You just can’t beat the all-around usefulness and charm of the simple and humble Mason jar. Developed for home canning and pickling, they’re easy-to-find, affordable (expect to pay $2-3 for newer examples and $8-20 each for older pieces) and they have dozens of decorative and functional uses.
For the collector, an antique/ vintage glass guide may be in order, but for most of us, all we need is to hit a flea market, antique mall or yard sale to discover a delightful jumble of Mason jars.
They come in a surprising variety of sizes, shapes and hues. Finding examples with old zinc lids is great, but without works, too. Just look for good condition, no hazing, chips or cracks in the glass, and give them a good scrubbing when you get home.
Though one Mason jar looks fine alone, groups of three or more pack a visual punch. Try grouping them by identical type–or play with an eclectic mix united by the glass hue. Add freshly-cut garden posies to a collection of jars gathered in an old bottle carrier and you have an instant centerpiece.
Use Mason jars, especially lidded ones, for storage, anything from ordinary clothespins to collectible marbles will work. In the garden they’re ideal for moisture-resistant storage of birdseed, soluble fertilizers, or floral food packets.
Give them another task in the garden: plant container! Fill the jar with potting soil, insert a flowering annual and give it a drink of water to settle it in. Group several with this easy idea. Attach radiator hose clamps to a weathered board with screws. Wrap the clamps around potted Mason jars just under the rim or around he middle and tighten with bolts. Hang the board on a wall or fence.
This over-the-table light fixture uses wire, but not electrical. Wrap baling wire around Mason jars (we used clear, but turquoise would also be nice) to make a handle. Fill the jars with coarse glitter mixed with sand, and insert a votive candle.
Attach the wire to an overturned vintage plant basket. Hang the center of the basket from an eye hook in the ceiling. Be safe, however. Never leave unattended candles burning.
With sand as a base, a hanging jar with a votive can perform light-inspired wonders in a garden nook. See how we made this light fixture here.
Hang them from tree branches, shepherd’s hooks along paths, or from hooks screwed into an arbor’s beams.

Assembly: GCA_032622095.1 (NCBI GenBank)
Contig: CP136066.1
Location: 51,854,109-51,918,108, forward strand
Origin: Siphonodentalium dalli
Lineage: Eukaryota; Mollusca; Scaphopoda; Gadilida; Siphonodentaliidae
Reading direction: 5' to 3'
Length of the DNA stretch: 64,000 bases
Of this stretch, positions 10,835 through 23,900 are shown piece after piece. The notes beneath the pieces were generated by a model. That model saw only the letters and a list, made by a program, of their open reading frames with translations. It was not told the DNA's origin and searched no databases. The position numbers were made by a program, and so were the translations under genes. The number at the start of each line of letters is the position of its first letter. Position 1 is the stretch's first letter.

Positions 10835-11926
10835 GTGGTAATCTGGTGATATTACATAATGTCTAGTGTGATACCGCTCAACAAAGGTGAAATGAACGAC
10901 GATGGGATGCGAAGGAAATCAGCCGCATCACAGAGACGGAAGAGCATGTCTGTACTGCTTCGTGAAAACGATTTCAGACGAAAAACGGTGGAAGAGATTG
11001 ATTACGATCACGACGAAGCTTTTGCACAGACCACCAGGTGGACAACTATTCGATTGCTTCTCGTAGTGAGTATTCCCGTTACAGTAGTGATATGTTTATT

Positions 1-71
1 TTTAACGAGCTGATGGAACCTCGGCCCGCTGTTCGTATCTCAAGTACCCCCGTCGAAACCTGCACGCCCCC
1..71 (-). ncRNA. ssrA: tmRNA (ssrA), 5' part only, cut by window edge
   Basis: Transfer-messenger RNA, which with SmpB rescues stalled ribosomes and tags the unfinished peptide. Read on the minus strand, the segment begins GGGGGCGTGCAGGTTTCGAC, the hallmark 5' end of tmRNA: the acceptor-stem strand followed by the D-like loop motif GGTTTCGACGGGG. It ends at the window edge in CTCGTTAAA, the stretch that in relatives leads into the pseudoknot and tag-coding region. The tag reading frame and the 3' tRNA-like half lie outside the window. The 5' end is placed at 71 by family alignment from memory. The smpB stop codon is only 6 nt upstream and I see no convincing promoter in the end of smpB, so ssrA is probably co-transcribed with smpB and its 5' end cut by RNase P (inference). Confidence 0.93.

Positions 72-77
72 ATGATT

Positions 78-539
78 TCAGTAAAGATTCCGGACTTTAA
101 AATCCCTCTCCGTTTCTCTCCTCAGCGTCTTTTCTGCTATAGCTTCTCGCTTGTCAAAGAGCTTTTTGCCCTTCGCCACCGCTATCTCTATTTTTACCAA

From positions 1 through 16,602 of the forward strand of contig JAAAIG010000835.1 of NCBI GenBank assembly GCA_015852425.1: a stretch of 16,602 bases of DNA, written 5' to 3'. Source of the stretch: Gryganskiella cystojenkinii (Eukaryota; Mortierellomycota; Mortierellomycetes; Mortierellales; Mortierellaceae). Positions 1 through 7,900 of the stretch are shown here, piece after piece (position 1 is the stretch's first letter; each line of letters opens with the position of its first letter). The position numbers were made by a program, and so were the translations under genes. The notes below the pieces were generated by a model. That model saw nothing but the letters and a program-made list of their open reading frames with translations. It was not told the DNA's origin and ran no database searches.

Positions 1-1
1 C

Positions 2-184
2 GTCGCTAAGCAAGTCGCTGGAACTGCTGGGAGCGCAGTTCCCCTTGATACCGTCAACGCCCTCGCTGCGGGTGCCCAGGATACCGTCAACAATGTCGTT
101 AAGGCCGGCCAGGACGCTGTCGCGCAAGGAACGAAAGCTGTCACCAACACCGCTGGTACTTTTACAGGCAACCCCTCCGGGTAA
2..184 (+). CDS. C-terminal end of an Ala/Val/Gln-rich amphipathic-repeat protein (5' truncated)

Make a cutlery holder for an outdoor buffet event. Tuck a vintage linen napkin or cheery bandana into a Mason jar-turned-drinking-glass to hold a place setting for each guest. Group them on a tray for a burst of color.
Set Mason jars at each place setting for a sit-down affair. They’re especially effective for a farmhouse-style gathering.
A specialty lid turns a plain Mason jar into a unique cocktail shaker.
Arrange Mason jars in a group for a simple, aesthetic statement. Put them to work holding desktop accessories, artists’ brushes, or crafting tools. Tuck a photo inside a jar to add personality to the display.
Use a Mason jar light kit to create pendant lights for kitchen or bath. Or make your own: Use a cheap ($7!) Hemma cord set from IKEA and drill a hole in the center of the jar lid, large enogh to insert the light socket and chandelier bulb. Drill additional small holes in the lid around the socket to allow heat from the bulb to escape the jar when lit. Insert the socket into the lid and screw on the ring to secure the lid. Insert the bulb and screw the lid onto the jar. Hang the jar from a hook or hot-wire it to a ceiling fixture.
There are many different ways to up-cycle Mason jars. In addition to ideas you see here, consider adapting a jar as a liquid soap dispenser, a pantry canister, a holder for toiletries like cotton swabs, sewing notions (with a cute pincushion lid), collections, or a small terrarium.
One thing’s for sure, using them for canning is just the tip of the iceberg.
© Caruth Studio